Veterinary Emergencias: We have fished our dog!

We are walking on the beach with our dog, and suddenly, we see that a piece of fishing nylon is showing up from its mouth. Afraid of the possibility that one of more fish hooks could be in the end of the thread, we pull out the nylon in order to avoid they get pinned in any place of its mouth or digestive tube. Suddenly, our little dog shrieks and we notice a strong resistance of the fishing thread. We have just pinned the fish hooks in our dog with the best of the intentions.

Because we live in a coastal town, our beaches are visited by many fishing amateurs who leave abandoned or forgotten irresponsibly part of their tools. Sometimes, this accident happens when the animal’s owners are fishing and the hooks end up in their dog’s mouth instead of in the sea bream’s.

We must take out the hooks only when these are out of the animal’s mouth and when the prominence, which is in the end to avoid the fish escapes, is not pinned in. Of course, and as I have explained, we must never pull out the nylon or cut it since it will help the vets to make the extraction.

In many occasions, the hooks go through the digestive tube, and finally are given away through the dregs. I remember a teckle dog weighing about 10 kilos and arriving at the clinic with a piece of nylon showing up from its mouth. After making it calm, we found the thread was introduced inside the oesophagus; when we made the x-rays we found it had a tool, composed by two hooks turned outwards and linked each other by a big piece of lead, inside the stomach. Observing the size of both the tool and the animal and regarding the possibility the tool could hurt the pylori or the intestine, I suggested the owners to operate the animal immediately. However, the owners refused the surgery. So we gave the animal a diet consisting on pureed potatoes and mucus protector. Three days later, the owners arrived with their dog and the big object, which had been taken out in a natural way and with no difficulty.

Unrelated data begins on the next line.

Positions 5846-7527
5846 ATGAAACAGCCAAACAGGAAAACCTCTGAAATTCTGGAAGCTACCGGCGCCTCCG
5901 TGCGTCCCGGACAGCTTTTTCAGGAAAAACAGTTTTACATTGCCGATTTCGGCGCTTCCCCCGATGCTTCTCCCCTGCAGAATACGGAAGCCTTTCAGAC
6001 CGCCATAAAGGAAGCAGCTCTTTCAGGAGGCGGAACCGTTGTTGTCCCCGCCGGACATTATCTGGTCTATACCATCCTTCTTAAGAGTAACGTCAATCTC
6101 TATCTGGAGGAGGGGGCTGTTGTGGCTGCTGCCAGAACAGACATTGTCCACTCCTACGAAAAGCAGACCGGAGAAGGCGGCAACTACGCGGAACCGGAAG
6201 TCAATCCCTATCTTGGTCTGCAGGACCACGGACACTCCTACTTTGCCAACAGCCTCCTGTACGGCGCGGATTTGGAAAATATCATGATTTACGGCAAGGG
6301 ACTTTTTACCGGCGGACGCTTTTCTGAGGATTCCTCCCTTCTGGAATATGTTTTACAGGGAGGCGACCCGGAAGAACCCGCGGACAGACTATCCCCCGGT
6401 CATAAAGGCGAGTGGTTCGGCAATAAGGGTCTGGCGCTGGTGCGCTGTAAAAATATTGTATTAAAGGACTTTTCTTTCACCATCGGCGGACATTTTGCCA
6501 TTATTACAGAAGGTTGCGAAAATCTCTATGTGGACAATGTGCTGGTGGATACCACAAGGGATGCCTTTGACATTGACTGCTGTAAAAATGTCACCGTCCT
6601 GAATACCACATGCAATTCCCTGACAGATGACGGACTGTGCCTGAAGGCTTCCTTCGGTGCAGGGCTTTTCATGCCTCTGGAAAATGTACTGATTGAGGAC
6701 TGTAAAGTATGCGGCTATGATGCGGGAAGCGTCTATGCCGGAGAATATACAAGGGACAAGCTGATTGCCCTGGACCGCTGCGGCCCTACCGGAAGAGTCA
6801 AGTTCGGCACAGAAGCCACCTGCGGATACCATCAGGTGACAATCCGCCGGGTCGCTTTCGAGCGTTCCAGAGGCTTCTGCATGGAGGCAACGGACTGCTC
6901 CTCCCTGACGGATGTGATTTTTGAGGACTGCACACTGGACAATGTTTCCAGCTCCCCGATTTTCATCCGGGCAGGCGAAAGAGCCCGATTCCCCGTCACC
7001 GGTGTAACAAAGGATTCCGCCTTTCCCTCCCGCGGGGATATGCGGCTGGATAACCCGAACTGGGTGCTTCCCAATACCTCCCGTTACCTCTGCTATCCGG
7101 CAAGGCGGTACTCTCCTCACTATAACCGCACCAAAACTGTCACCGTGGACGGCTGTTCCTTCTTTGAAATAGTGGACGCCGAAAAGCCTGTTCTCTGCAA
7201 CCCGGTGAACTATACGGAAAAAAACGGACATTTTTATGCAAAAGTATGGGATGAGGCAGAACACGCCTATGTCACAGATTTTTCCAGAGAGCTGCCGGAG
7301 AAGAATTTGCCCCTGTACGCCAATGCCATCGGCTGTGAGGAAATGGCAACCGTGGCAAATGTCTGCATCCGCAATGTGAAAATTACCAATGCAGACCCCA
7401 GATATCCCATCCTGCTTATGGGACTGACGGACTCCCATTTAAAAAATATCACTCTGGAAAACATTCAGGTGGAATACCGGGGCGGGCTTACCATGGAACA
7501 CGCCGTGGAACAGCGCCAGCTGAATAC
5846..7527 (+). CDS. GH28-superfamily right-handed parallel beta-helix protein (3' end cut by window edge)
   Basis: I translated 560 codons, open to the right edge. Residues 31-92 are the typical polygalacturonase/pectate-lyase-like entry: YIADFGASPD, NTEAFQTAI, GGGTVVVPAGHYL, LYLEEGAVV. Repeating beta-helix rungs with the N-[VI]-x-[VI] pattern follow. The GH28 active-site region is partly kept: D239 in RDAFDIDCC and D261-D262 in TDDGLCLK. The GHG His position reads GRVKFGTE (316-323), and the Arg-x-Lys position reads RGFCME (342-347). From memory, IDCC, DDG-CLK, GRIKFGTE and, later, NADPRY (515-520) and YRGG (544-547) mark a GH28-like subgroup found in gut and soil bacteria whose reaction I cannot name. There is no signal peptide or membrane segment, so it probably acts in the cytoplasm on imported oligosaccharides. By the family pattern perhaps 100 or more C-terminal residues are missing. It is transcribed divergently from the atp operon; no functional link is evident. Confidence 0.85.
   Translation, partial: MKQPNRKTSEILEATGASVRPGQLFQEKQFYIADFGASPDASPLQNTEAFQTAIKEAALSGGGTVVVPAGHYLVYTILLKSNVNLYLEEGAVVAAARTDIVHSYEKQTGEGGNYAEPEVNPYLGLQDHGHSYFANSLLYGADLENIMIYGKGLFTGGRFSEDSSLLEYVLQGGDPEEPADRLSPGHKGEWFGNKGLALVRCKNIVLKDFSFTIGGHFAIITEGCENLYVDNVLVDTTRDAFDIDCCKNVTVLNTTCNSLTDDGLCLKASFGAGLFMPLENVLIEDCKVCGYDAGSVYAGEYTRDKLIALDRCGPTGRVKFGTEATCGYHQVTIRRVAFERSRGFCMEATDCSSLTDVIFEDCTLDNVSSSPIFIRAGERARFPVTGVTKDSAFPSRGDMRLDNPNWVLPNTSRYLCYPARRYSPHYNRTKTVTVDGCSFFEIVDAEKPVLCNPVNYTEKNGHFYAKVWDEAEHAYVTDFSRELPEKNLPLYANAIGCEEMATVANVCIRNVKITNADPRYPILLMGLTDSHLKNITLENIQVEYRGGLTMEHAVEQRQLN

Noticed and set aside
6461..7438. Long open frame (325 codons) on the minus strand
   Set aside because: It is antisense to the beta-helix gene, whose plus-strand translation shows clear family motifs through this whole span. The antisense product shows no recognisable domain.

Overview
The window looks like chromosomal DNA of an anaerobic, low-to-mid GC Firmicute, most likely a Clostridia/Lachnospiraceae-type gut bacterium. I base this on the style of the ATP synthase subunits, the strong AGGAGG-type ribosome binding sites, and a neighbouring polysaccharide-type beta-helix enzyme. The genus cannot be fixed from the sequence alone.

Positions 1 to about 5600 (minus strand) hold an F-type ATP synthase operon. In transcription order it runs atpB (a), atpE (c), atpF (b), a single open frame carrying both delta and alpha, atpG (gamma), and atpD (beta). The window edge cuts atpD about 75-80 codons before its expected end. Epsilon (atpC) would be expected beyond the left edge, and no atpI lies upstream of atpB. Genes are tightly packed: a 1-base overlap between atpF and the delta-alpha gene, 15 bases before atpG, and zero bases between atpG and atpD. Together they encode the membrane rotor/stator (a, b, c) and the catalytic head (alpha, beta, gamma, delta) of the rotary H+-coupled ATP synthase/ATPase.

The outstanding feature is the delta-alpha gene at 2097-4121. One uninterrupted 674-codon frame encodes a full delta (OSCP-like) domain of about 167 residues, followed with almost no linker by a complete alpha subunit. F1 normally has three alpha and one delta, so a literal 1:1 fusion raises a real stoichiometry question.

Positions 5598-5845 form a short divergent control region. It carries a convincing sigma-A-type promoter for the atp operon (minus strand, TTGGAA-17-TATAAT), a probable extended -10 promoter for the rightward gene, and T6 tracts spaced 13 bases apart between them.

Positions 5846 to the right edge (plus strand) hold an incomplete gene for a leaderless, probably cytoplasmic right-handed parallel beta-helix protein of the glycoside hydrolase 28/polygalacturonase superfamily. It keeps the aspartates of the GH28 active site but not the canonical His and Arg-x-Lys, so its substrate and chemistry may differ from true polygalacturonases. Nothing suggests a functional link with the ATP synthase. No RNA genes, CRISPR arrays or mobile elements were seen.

In reality, when the hooks get into the oral cavity or in any other organ in the abdomen, they can be taken out easily. The same happens when they get into the part of the oesophagus which goes through the neck. However, it is dangerous when they are in the thoracic part of the oesophagus. We usually send these animals to veterinary hospitals having endoscopes service. Sometimes these cannot be taken out and thoracic surgery is then required to perform the extraction.

Av. Costa Cálida Nº 31 - CP 30860 Puerto de Mazarrón (Murcia)